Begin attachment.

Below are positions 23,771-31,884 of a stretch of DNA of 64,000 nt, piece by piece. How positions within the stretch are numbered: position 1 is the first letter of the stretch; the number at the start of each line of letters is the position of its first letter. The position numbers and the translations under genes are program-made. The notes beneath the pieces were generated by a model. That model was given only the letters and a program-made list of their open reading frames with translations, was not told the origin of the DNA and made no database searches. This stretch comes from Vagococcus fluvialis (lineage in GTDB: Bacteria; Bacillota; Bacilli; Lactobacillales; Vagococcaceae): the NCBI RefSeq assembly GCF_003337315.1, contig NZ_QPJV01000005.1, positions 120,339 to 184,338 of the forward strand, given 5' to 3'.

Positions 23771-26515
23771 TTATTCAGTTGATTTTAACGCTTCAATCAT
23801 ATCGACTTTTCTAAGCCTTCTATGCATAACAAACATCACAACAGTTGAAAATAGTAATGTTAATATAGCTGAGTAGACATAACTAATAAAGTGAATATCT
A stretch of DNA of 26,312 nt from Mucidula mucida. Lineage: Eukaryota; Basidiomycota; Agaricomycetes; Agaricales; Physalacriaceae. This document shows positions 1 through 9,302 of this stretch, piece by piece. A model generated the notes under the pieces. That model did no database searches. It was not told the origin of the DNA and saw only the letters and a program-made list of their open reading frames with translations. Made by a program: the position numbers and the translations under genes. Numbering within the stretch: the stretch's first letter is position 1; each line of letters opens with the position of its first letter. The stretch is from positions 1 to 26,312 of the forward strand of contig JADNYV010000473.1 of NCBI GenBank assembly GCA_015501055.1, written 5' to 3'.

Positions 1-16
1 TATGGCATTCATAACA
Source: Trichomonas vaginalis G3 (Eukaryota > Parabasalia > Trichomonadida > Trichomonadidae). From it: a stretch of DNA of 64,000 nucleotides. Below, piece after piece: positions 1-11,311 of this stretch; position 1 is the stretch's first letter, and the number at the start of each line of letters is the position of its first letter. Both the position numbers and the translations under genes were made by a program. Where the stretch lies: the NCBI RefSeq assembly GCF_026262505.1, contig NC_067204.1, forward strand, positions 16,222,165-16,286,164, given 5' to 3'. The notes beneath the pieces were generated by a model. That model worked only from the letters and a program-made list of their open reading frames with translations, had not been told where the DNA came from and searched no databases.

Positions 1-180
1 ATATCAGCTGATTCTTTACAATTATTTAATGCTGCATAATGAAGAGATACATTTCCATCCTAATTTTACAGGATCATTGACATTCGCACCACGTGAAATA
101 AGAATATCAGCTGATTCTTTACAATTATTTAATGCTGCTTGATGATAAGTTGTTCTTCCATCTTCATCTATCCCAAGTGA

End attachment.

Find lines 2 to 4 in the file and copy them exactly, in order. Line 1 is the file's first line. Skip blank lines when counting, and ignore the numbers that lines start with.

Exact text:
Positions 23771-26515
23771 TTATTCAGTTGATTTTAACGCTTCAATCAT
23801 ATCGACTTTTCTAAGCCTTCTATGCATAACAAACATCACAACAGTTGAAAATAGTAATGTTAATATAGCTGAGTAGACATAACTAATAAAGTGAATATCT